Dec 14, 2009
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is this true statement? one of the book I am using states

• Intermolecular hydrogen bonding increase it boiling point, but intramolecular hydrogen bonding decrease it boiling point. so phenol with two hydroxy group on ortho position can easily form intramolecular hydrogen bond, so have a lower boiling point than two hydroxy group on meta position.

I thought both hydrogen bonding, no matter intra or inter molecular form increase its boiling point, but the statement made me get confused.
 

Nat426

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Off the top of my head i would agree with the statement. If the hydrogen bonding is happening within the molecule i would assume it is unavailable to bond with a different molecule. Let me know if anyone agrees/disagrees but that would be my reasoning behind it.
 

Cool Beans

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Off the top of my head i would agree with the statement. If the hydrogen bonding is happening within the molecule i would assume it is unavailable to bond with a different molecule. Let me know if anyone agrees/disagrees but that would be my reasoning behind it.
Nat426,
You hit it on the head and I agree with you. But fyi kpark102, this is probably a little beyond the scope of the DAT.
 
Apr 1, 2010
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Isnt it because of 2 electronegativity from Oxygen kind of cancel each of them out?

cuz I know for carboxylic acid, monocarbox has higher BP than dicarbox because of above reason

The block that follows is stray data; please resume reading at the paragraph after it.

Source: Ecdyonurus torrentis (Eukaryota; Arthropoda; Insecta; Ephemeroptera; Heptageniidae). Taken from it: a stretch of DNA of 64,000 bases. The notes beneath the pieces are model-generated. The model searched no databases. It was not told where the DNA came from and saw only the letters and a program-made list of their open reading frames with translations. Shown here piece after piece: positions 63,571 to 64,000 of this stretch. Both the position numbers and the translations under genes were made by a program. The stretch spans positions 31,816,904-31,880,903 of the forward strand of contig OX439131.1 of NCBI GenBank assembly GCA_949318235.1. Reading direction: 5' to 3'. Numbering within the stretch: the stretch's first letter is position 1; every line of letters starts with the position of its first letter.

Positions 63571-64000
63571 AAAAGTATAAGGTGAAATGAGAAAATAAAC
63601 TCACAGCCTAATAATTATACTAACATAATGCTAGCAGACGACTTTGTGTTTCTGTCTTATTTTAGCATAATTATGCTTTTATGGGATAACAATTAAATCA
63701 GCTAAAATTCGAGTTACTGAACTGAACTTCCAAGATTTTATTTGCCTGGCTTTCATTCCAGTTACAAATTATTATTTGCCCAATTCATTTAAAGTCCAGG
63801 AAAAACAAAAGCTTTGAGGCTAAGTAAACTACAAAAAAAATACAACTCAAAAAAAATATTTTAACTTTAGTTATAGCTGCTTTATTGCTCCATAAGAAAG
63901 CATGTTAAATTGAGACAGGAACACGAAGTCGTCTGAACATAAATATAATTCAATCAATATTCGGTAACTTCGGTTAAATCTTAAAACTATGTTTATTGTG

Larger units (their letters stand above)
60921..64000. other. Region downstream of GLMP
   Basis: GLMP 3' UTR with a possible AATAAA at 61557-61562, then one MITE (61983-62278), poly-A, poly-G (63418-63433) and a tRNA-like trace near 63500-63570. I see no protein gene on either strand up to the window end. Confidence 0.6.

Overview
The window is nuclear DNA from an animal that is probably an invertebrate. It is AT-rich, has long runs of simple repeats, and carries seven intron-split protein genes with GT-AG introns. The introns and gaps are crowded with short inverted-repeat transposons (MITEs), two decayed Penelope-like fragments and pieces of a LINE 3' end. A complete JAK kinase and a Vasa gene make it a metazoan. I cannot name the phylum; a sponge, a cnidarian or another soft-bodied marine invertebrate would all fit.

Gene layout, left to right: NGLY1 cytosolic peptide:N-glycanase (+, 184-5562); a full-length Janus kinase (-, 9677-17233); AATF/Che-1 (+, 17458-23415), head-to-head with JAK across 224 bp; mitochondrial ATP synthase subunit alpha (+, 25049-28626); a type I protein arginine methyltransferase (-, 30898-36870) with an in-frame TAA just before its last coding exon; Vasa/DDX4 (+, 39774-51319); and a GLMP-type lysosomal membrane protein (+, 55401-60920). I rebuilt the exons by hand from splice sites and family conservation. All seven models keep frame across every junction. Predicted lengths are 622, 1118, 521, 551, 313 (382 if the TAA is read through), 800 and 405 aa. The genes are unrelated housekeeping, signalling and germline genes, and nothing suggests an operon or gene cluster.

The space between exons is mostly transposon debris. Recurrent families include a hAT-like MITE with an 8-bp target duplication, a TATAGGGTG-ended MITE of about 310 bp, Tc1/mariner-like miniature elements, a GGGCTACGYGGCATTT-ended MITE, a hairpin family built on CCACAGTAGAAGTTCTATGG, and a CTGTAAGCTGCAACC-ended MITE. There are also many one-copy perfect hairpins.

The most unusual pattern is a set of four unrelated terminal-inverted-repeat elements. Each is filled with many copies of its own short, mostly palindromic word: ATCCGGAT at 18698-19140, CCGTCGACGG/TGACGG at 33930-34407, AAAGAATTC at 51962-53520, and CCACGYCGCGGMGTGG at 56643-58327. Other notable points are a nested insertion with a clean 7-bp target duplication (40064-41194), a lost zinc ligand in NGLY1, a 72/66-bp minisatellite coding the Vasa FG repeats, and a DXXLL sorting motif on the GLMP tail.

dentalWorks

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is this true statement? one of the book I am using states

• Intermolecular hydrogen bonding increase it boiling point, but intramolecular hydrogen bonding decrease it boiling point. so phenol with two hydroxy group on ortho position can easily form intramolecular hydrogen bond, so have a lower boiling point than two hydroxy group on meta position.

I thought both hydrogen bonding, no matter intra or inter molecular form increase its boiling point, but the statement made me get confused.
Whoa... Don't confuse the 2 types of interactions.. I'll copy paste something I wrote a while back:

"Well, there is a difference between intermolecular and intramolecular forces.
Inter = usually weak interactions between molecules (example would be the H-bonding happening between 2 water molecules)
Intra = usually this refers to ionic compounds or covalent bonds. It is referring to electrons either being transfered (as in NaCl) or just shared (as CH4) gas."


Basically, think "intra" = strong forces
and "inter" = weak forces, the stuff that effects boiling / melting points